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The armies of four nations took part in this struggle: Great Britain, Germany, France, and America. The British Army was made up of English, Irish, Scotch, and Welsh subjects of King George the Third, all commonly called English, and the hired German troops forced into the war by their rulers the electors or princes of Brunswick, Hesse-Cassel, Hesse-Hanau, Anspach-Beyruth, Waldeck, and Anhalt-zerbst, all commonly called Hessians. The British Army in America totaled for a short time only about forty thousand; it did not generally exceed twenty thousand; the total number of Germans who came to America was twenty-nine thousand eight hundred and sixty-seven; the greatest number at one time did not exceed twenty thousand. The French Army, which came after the victory at Saratoga, numbered about four thousand; when reinforced by French marines and sailors during the siege of Yorktown it totaled about seven thousand. The American Army consisted of troops put into the field by the Continental Congress, called Continentals, and state troops called Militia. There are no reliable records as to the total number of different soldiers who enlisted, or the greatest number enrolled at one time; careful sifting of evidence leaves indications that sixteen thousand and perhaps one or two hundred were the greatest number bearing arms at once. The navies of three nations — England, France, and America — cooperated with their armies. The American navy consisted early in the war of thirteen small vessels; they were soon destroyed and were not replaced; privateers did the sea service of America. The firearms used in the navies of England, France, and America, and on the American privateers, were not in any way peculiar to their service, did not differ from those used on land, with the possible exception that blunderbusses were used and rifles were not, did not of themselves alone, by peculiar fitness or unfitness, influence the war, and therefore need no classification. Also the arms used by deserters and by Indians in the opposing armies do not affect the general classification, as follows: —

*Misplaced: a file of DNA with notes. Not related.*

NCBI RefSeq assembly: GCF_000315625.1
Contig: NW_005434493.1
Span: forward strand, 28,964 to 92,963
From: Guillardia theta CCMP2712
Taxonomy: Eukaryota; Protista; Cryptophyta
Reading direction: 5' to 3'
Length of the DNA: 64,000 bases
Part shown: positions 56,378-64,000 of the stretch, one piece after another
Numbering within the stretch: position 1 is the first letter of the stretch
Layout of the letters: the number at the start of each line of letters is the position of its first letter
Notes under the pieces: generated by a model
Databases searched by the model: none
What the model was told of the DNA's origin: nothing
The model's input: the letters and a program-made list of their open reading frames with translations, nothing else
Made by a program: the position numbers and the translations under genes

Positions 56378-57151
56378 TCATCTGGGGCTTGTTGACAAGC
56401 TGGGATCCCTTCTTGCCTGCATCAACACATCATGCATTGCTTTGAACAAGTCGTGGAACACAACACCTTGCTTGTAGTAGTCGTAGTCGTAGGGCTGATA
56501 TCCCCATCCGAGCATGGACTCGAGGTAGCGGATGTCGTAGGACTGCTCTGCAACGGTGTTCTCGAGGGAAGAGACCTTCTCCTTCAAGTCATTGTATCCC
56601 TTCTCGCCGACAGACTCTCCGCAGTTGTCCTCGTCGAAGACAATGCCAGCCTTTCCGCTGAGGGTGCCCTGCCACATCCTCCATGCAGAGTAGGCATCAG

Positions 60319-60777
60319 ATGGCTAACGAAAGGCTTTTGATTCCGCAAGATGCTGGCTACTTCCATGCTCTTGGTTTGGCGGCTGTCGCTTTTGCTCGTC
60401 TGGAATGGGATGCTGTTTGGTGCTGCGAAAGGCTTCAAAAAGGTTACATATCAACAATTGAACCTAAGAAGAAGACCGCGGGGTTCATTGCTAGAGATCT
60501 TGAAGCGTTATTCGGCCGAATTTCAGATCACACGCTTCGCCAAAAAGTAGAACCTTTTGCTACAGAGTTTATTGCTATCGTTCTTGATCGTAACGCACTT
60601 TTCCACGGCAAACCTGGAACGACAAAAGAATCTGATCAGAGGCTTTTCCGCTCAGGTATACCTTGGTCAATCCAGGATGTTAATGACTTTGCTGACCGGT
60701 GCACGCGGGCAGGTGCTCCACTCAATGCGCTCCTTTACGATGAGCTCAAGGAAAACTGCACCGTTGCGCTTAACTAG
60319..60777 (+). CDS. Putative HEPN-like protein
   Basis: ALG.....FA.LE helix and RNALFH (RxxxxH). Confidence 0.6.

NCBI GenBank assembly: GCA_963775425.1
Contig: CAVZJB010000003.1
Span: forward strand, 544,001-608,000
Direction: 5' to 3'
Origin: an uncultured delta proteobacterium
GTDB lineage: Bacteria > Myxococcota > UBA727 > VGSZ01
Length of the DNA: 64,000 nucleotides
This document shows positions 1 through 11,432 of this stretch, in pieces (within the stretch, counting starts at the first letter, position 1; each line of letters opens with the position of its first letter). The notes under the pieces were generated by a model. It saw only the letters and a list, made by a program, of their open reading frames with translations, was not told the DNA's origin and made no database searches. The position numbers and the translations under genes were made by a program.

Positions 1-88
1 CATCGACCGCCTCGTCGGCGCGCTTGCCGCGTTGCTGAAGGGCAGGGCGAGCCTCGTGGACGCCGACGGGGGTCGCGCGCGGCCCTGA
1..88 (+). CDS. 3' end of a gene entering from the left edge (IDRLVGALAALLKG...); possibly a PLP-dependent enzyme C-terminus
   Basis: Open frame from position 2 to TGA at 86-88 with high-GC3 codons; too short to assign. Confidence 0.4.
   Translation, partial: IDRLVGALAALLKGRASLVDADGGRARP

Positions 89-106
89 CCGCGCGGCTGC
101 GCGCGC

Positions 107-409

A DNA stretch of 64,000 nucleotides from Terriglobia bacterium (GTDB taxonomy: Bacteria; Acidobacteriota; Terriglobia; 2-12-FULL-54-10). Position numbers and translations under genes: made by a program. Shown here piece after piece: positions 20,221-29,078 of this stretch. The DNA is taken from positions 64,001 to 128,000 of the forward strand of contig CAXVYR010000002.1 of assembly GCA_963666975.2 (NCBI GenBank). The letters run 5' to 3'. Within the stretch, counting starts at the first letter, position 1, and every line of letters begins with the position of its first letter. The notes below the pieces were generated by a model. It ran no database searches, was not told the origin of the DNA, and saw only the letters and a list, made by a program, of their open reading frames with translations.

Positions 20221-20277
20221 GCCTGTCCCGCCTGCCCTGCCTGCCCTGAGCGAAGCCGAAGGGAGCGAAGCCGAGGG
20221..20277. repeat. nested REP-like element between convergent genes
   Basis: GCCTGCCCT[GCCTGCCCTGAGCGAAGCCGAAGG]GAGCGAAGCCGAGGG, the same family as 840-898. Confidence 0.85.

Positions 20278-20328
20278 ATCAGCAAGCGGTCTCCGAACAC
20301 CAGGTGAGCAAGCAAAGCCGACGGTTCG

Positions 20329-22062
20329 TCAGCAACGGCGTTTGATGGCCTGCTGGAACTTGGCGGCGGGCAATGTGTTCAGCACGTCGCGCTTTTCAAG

English Army—muskets, a few rifles of one type, pistols. Navy— muskets, pistols, blunderbusses.

German Army — muskets, rifles (six to eight hundred), a few pistols.

American Army — muskets of many kinds and ages, fowling-pieces of infinite variety, rifles in great numbers and variety, pistols of all the flint kinds known. Navy—muskets, fowling-pieces, pistols, and blunderbusses — anything that would shoot.

French Army — muskets and pistols. Navy — muskets, pistols, blunderbusses.

Sawyer, Charles. Firearms in American History. Boston: The Author,

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